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Thriving in Childhood through Outdoor Play and Learning (OPAL)
Emily Kutz, Lower School Intern

Arguably one of the most exciting times of the day for Lower School students - recess - is becoming even more exciting with the planning of a new playground. The design is being guided by principles set in the UK-based OPAL Primary Programme, which works to create environments that encourage all types of play and learning. 

According to the UN Convention on the Rights of the Child, play is a child's right. As a school, ASM is responsible for creating opportunities for natural and student-guided play as a form of learning. Now that we are getting a new playground, we aim to embrace natural play in diverse spaces. The OPAL Primary Programme guides how we work together as a school community.  Students, teachers, and families have been involved in the initial planning, sharing their hopes and dreams for the playground while creating concept maps in teams. 

The new playground will span across the current parking lot, administrative offices, the Early Childhood playground, and one of the sports fields. The goal is to create a space full of natural materials and opportunities for children to create their own experiences and learning. Play teaches children all the things they cannot be taught in a classroom and encourages them to build independence, self-regulation, and explore their favorite types of physical activity. OPAL playgrounds encourage all students to participate and give them opportunities to foster their individual creativity, imagination, and collaboration skills. Additionally, they provide diverse materials students use to create their own adventures. What looks like just a few large rocks to adults might become a spaceship for a day or a pirate ship for children. As these playgrounds are built, the school community works together to understand what is best for the students and how this can be supported in the physical space in a sustainable manner.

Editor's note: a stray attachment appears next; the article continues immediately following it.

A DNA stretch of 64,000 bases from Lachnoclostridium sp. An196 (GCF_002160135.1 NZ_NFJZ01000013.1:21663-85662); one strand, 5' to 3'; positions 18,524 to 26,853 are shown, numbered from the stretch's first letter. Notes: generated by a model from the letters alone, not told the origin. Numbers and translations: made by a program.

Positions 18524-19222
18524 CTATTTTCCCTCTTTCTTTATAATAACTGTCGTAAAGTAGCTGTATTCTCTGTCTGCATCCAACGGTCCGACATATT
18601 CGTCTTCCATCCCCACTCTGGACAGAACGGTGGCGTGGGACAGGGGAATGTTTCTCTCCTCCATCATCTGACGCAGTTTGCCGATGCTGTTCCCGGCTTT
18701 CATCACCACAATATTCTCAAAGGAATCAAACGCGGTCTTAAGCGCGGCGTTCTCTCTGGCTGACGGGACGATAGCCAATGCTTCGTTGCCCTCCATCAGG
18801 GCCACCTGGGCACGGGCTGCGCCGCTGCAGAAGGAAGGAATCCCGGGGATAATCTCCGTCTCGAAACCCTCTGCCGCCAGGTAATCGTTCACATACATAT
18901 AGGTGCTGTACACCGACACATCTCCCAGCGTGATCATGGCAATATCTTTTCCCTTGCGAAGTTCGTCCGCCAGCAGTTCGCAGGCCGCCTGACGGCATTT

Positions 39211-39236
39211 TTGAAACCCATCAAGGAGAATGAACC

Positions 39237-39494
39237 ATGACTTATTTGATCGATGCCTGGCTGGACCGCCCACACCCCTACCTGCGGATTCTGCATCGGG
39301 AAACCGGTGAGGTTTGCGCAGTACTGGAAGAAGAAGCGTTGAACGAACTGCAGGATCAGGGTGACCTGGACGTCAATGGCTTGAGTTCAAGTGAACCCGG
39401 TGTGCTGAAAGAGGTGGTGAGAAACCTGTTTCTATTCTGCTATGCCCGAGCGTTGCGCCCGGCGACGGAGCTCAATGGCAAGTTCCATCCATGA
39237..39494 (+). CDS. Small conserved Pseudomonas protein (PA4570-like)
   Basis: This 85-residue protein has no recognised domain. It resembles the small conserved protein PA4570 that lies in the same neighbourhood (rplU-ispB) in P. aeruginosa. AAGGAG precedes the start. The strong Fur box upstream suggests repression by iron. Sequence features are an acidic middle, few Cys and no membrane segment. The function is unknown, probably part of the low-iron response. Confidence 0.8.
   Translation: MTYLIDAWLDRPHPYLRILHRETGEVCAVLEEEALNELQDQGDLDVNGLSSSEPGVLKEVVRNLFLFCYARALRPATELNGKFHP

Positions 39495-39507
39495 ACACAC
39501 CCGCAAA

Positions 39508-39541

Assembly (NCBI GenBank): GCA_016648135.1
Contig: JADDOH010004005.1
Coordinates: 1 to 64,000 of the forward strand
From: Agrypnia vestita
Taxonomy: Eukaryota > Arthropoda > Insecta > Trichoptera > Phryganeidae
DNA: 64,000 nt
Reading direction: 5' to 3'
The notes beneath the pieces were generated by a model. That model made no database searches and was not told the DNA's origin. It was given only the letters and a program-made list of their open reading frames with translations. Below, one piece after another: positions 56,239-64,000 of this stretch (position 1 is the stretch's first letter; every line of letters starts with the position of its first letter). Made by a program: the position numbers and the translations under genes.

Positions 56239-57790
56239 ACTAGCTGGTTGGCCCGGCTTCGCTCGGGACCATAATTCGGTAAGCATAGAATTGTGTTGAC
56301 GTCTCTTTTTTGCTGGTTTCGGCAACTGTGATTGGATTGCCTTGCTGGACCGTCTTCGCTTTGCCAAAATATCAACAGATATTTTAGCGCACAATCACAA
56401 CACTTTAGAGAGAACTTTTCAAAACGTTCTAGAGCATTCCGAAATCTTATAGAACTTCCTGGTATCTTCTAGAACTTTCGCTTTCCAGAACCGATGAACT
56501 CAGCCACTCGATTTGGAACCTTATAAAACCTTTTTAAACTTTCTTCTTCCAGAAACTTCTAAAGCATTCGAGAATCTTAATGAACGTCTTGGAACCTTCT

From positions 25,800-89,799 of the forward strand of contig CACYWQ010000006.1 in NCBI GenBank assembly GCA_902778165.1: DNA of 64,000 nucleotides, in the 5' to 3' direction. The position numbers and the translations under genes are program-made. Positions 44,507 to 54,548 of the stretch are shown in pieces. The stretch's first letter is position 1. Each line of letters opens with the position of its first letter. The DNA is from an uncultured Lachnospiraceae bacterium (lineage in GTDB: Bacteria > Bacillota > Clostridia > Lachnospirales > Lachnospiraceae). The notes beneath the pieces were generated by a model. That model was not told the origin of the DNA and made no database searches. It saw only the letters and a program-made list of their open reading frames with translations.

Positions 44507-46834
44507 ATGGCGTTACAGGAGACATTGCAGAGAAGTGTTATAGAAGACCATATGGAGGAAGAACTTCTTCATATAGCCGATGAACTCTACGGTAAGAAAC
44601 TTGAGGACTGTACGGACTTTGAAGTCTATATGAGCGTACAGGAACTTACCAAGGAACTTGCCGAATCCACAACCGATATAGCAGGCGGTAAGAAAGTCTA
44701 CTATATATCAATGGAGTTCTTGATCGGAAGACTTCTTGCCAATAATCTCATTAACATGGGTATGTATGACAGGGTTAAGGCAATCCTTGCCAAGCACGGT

While planning and preparation are underway to create the new playground, students are beginning to have more play opportunities within their current spaces. This looks like large building blocks, music, small toys, and kitchen items, as well as tents for older students to explore and large tires and pipes in the Early Childhood playground. Students are learning about how they can use these materials as well as take care of them. Building these skills now will allow more spaces and materials to be used when the larger playground is ready for use. 

Students are excited to have endless opportunities for creativity and exploration at recess. As the new playground is created, students will gain an incredible space where imagination can flourish for years and the community can grow stronger.